Savannah departed under steam for Charleston on April 14, and after an overnight stopover at Tybee Lighthouse, arrived at Charleston two days later. Scarbrough's invitation was sent, but as the locals objected to the President leaving South Carolina on a Georgian vessel, he pledged to visit the ship at a later date. On April 30, Savannah made steam for her home port once again, arriving there the following day after a 27-hour voyage.
On May 7 and 8 Savannah took on coal, and on May 11, President Monroe made good on his promise and arrived to take an excursion on the ship. After the President and his entourage had been welcomed aboard, Savannah departed under steam around 8 a.m. for Tybee Lighthouse, arriving there at 10:30 a.m., and departing for town again at 11. Monroe dined on board, expressing enthusiasm to the ship's owner, Mr. Scarbrough, over the prospect of an American vessel inaugurating the world's first transatlantic steamship service. The President was also greatly impressed by Savannah's machinery, and invited Scarbrough to bring the ship to Washington after her transatlantic crossing so that Congress could inspect the vessel with a view to purchasing her for use as a cruiser against Cuban pirates.
Historic transatlantic voyage
In the days following Monroe's departure, Savannah's crew, with Captain Moses Rogers in command and Stevens Rogers as sailing master, made their final preparations for the Atlantic crossing. On May 15, the ship broke free from her moorings during a squall, but apart from slight damage to her paddles, the ship was unharmed.
Savannah's owners made every effort to secure passengers and freight for the voyage, but no-one was willing to risk lives or property aboard such a novel vessel. On May 19, a late advertisement appeared in the local paper announcing the date of departure as May 20. In the event, Savannah's departure was delayed for two days after one of her crew returned to the vessel in a highly inebriated state, fell off the gangplank and drowned. In spite of this delay however, still no passengers came forward, and the ship would make her historic voyage purely in an experimental capacity.
After leaving Savannah Harbor on May 22 and lingering at Tybee Lighthouse for several hours, Savannah commenced her historic voyage at 5 a.m. on Monday May 24, under both steam and sail bound for Liverpool, England. At around 8 a.m. the same day, the paddlewheels were stowed for the first time and the ship proceeded under sail. Several days later, on May 29, the schooner Contract spied a vessel "with volumes of smoke issuing", and assuming it was a ship on fire, pursued it for several hours but was unable to catch up. Contract's skipper eventually concluded the smoking vessel must be a steamboat crossing for Europe, exciting his admiration as "a proud monument of Yankee skill and enterprise".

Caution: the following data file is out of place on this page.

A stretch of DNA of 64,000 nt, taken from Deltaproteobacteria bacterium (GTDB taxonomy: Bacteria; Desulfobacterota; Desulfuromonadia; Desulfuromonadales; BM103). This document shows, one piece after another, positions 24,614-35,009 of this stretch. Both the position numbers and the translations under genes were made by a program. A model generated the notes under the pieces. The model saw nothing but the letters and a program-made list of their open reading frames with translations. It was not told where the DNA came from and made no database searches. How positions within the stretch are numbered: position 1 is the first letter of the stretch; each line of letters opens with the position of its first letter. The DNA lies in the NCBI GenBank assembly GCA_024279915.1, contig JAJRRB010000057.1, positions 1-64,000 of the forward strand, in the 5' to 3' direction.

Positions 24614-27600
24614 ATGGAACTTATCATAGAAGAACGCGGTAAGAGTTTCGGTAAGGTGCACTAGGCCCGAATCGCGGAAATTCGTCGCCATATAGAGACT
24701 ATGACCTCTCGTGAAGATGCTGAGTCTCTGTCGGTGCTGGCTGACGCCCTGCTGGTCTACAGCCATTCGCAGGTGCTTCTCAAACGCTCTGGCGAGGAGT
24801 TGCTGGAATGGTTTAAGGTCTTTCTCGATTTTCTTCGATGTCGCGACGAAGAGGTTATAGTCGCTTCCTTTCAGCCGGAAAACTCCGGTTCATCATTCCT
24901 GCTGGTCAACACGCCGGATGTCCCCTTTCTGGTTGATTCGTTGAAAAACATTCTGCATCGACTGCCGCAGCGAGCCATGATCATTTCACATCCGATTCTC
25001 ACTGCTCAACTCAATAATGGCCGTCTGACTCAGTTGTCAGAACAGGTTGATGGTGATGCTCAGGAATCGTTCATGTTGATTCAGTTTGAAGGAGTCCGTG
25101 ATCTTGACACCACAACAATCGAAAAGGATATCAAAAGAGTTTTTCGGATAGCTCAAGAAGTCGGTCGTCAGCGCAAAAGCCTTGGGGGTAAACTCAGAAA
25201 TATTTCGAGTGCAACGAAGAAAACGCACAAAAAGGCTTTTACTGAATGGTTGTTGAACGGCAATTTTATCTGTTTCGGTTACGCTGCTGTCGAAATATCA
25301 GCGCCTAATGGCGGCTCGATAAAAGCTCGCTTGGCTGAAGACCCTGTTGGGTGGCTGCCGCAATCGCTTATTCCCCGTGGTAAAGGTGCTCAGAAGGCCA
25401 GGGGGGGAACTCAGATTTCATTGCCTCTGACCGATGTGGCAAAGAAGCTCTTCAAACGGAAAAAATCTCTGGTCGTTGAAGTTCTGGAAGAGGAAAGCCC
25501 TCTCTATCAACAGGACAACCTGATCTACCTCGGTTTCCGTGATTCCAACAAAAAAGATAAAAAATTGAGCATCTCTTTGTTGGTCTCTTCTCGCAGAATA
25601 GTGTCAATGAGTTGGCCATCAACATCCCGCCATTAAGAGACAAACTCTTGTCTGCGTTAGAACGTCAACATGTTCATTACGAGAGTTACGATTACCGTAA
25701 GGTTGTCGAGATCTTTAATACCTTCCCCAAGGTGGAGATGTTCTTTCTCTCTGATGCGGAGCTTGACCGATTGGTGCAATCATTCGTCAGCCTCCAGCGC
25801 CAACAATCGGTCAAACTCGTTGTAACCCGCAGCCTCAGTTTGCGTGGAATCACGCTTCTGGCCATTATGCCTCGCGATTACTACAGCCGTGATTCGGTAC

On June 2, Savannah, sailing at a speed of 9 or 10 knots, passed the sailing ship Pluto. After being informed by Captain Rogers that his novel vessel was functioning "remarkably well", the crew of Pluto gave Savannah three cheers, as "the happiest effort of mechanical genius that ever sailed the western sea." Savannah's next recorded encounter was not until June 19, off the coast of Ireland with the cutter HMS Kite, which made the same mistake as Contract three weeks earlier and chased the steamship for several hours believing it to be a sailing vessel on fire. Unable to catch the ship, Kite eventually fired several warning shots, and Captain Rogers brought his vessel to a halt, whereupon Kite caught up and its commander asked permission to inspect the ship. Permission was granted, and the British sailors are said to have been "much gratified" by the satisfaction of their curiosity.
On June 18, Savannah was becalmed off Cork after running out of fuel for her engine, but by June 20, the ship had made her way to Liverpool. Hundreds of boats came out to greet the unusual vessel, including a British sloop-of-war, an officer from whom hailed Savannah's sailing master Stevens Rogers, who happened to be on deck. The New London Gazette of Connecticut later reported the encounter in the following terms:
The officer of the boat asked [Rogers], "Where is your master?" to which he gave the laconic reply, "I have no master, sir". "Where's your captain then?" "He's below; do you wish to see him?" "I do, sir." The captain, who was then below, on being called, asked what he wanted, to which he answered, "Why do you wear that penant, sir?" "Because my country allows me to, sir." "My commander thinks it was done to insult him, and if you don't take it down he will send a force to do it." Captain Rogers then exclaimed to the engineer, "Get the hot-water engine ready." Although there was no such machine on board the vessel, it had the desired effect, and John Bull was glad to paddle off as fast as possible.
On approaching the city, Savannah was cheered by crowds thronging the piers and the roofs of houses. The ship made anchor at 6 p.m. The voyage had lasted 29 days and 11 hours, during which time the vessel had employed her engine for a total of 80 hours, about 11% of the time.
During Savannah's stay at Liverpool, the ship was visited by thousands of people from all walks of life, including officers of the army and navy and other "persons of rank and influence." Perhaps reflecting the suspicion with which both nations still regarded one another after the recent War of 1812, some suspected the ship of planning to rescue Napoleon Bonaparte from prison on the island of St. Helena; his brother Jerome had recently offered a large reward for such a service.
Savannah remained at Liverpool for 25 days, while the crew scraped and repainted the ship, tested the engine, and replenished fuel and supplies. On July 21 the ship departed Liverpool bound for St. Petersburg in Russia.
Savannah reached Elsinore (Helsingor), Denmark, on August 9, where she remained in quarantine for five days. On the 14th the ship sailed on to Stockholm, Sweden, thus becoming the first steamship to enter the Baltic Sea.